Sunday, July 5, 2009

Comelec: Garbage in, garbage out

For a moment, the garbage bin’s cover was shaken ajar and the stink came out. A party to the computerized voting system cried “foul,” breaking up the partnership between Smartmatic and TIM for a while, even though the reasons were never clear. Whether it was, as one report says, about P500 million pesos that TIM wanted or, as another points to, a quarrel over the system’s operational control, other suspicious angles arose, with one partner on the TIM side, an Arroyo oligarch-crony that was also linked to the NBN-ZTE scam, given free rein to store and transport voting machines beyond the watchful eyes of government overseers. Why did such a messy set-up get the Comelec’s nod in the first place, in a bidding that ended up as a negotiated deal with so many questions still unanswered?

For this, I re-watched Robin Williams’ “Man of the Year” about a comedian who runs for the presidency out of sheer disgust over the traditional politics prevailing in the US. Co-star Laura Linney plays a computer expert for a certain firm named, Delacroy, who discovers a glitch in her company’s election tallying program and reports it to the top corporate brass, who, instead of correcting it, which would have cost the company dearly, tries to silence her and fakes her suicide. Williams goes on to win the presidency but Linney confronts him with the truth before his inauguration. Williams remains skeptical at first until a murder attempt on Linney’s character convinces him to renounce his victory on Saturday Night Live with a caveat to the nation: “Don’t put your faith in a machine that has less controls than a Las Vegas slot machine.”

As my favorite computer expert Mr. Manuel “Mano” Alcuaz says, “With the manual system, we know there will be cheating but we can find the cheating. With the computerized voting, we don’t know if there will be cheating, but if there is cheating, we won’t even be able to find the cheating. When there are people in power who are determined to cheat, they will cheat.” Here, we are not only talking of Gloria Arroyo herself but all her cohorts implicated in the treason and massive kleptocracy that have become hallmarks of this government’s past nine years. They include the Davide Supreme Court, the police top brass like Ebdane and Mendoza, and the Makati elite who are Gloria’s cronies today.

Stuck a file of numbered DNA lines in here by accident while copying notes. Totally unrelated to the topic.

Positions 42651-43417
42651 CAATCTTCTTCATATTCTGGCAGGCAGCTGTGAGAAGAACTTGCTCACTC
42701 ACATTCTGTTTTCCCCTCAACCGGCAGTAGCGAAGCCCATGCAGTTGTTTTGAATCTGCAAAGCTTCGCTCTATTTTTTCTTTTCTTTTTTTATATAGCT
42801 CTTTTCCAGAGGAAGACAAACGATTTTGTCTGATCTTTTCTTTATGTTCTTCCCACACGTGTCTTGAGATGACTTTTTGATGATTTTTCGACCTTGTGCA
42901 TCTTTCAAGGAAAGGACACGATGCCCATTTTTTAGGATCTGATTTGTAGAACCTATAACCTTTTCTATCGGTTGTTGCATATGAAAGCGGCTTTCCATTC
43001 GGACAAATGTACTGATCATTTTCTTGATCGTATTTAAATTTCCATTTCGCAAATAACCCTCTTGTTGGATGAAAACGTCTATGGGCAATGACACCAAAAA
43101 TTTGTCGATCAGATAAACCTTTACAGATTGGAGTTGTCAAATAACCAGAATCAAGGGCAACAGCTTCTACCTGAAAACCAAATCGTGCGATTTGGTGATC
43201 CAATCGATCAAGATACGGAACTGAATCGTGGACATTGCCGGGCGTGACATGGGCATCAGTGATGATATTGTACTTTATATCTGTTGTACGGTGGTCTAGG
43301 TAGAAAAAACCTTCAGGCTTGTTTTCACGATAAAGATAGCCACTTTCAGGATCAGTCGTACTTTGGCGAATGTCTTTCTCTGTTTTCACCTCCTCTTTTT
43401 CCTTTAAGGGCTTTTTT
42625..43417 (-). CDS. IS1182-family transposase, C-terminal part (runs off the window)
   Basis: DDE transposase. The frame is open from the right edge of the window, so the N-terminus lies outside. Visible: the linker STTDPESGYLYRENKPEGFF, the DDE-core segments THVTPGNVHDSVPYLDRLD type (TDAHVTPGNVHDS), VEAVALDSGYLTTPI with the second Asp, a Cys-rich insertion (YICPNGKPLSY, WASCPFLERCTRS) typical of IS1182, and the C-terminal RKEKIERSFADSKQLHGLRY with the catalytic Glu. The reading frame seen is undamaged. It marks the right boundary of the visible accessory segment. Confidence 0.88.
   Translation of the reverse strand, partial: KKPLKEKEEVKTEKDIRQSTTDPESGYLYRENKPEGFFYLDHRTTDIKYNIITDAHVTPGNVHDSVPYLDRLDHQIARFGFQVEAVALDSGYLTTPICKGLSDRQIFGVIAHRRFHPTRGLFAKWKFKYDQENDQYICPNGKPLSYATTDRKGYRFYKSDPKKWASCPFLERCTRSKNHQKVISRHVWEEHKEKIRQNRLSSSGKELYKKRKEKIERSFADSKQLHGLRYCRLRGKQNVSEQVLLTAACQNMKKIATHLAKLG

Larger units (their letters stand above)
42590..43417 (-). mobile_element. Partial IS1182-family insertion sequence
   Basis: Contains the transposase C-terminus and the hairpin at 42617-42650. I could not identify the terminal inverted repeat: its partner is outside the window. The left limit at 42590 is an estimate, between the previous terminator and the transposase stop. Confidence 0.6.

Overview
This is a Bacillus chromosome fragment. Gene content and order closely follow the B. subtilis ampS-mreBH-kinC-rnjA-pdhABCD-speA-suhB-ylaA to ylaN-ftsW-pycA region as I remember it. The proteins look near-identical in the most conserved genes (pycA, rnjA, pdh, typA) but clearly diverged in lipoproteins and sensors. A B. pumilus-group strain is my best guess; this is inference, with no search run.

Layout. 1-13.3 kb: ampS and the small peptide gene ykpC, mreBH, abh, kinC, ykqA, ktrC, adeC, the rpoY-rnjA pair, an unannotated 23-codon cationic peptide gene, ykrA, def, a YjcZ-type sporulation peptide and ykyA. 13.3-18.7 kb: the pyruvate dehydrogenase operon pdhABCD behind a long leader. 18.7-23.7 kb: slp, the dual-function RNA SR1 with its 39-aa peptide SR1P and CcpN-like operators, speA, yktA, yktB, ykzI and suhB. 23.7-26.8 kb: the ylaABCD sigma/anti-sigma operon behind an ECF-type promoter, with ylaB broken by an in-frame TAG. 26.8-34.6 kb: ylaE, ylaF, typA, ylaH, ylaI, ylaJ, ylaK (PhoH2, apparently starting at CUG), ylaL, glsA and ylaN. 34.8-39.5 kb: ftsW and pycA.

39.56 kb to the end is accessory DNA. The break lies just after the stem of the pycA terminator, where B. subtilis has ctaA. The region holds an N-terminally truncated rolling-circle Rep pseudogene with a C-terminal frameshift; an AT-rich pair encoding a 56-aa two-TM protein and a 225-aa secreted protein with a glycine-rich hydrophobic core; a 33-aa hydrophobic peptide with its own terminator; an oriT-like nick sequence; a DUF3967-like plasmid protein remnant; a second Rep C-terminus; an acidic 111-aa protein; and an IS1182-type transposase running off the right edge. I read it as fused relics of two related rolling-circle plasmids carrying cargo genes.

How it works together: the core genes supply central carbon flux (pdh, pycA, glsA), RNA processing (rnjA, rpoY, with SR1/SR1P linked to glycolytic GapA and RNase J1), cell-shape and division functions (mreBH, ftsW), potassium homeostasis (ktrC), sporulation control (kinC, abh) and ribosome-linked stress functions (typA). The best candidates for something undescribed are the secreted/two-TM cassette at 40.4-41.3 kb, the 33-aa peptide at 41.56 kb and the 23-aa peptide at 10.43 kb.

Comelec patched up the differences between the two quarreling partners last week. Though citizens’ monitoring arms such as the PPCRV told the public that they are prepared in case things revert back to the manual voting system, what’s being left unsaid is that the manual system, which could have saved the country some P7 billion pesos, could have also rendered manual cheating next to impossible to slip under the public radar, due to the nation’s experience with “Hello, Garci” and “Hello, Bedol.”

But then, Melo had to go out of his way, and out of his mandate, to act as an arbitrator. Now, Comelec and Smartmatic are promising “dream polls,” yet garbage in three days is still no different from garbage in thirty days. Any comparisons made with the “efficiency” of Indian electronic voting is still erroneous because India conducts it in a parliamentary and regional voting scheme that is spread out over a month and not a one-day period.

Cheating is going to happen--through the voting machines and/or other means, like the National Printing Office snafu where more smoke is again billowing from missing poll equipments, which the Tribune yesterday reported. Melo keeps trying to project a determination to conduct clean polls when such is impossible under Gloria. In the same way that Melo’s previous efforts to investigate “extra-judicial killings” never went beyond Palparan, to his being the legal consigliere to disgraced former Comelec Chairman Benjamin Abalos at the NBN-ZTE hearings, he is, as one lawyer puts is, merely “using his venerable age and stature as retired justice to pull the wool over the public’s eyes,” which is the worst kind of deceit I can think of.

No real change can be hoped for from elections while the Gloria Arroyo regime rules. A retired general told us in a private kapihan that the only way to “cause a realignment in the military” is to take Gen. Danilo Lim and Sen. Trillanes out of detention to lead again; to which another said, “President Estrada will have to come out to support them because he is the only one with the constitutional legitimacy to assume authority in such a scenario, and hold elections as soon a possible.”

That’s the “Constitutional Clock” theory that Atty. Alan Paguia maintains to this day. And since parallels are being drawn between the Philippines and Honduras , we should say that what Estrada has is what Honduran President Manuel Zelaya possesses that compels governments all over the world to sustain his legitimacy despite him being physically taken out of office by the military on orders of the oligarchic Honduran Congress and Supreme Court.

President Estrada’s clock of destiny continues to tick no matter what scenario unfolds in the coming months. Everything that has entered the picture to this day, from Gloria’s usurpation of power to the “garbage in, garbage out” conduct of elections under Melo’s Comelec, has so far remained illegal. Like in Honduras , detractors of the deposed president are merely distracting everyone from the main issue--the sovereign will of the people. Whereas Estrada was elected by the majority and deposed by a corrupt few, Zelaya too was only consulting the people but prevented by a corrupt elite from doing so.

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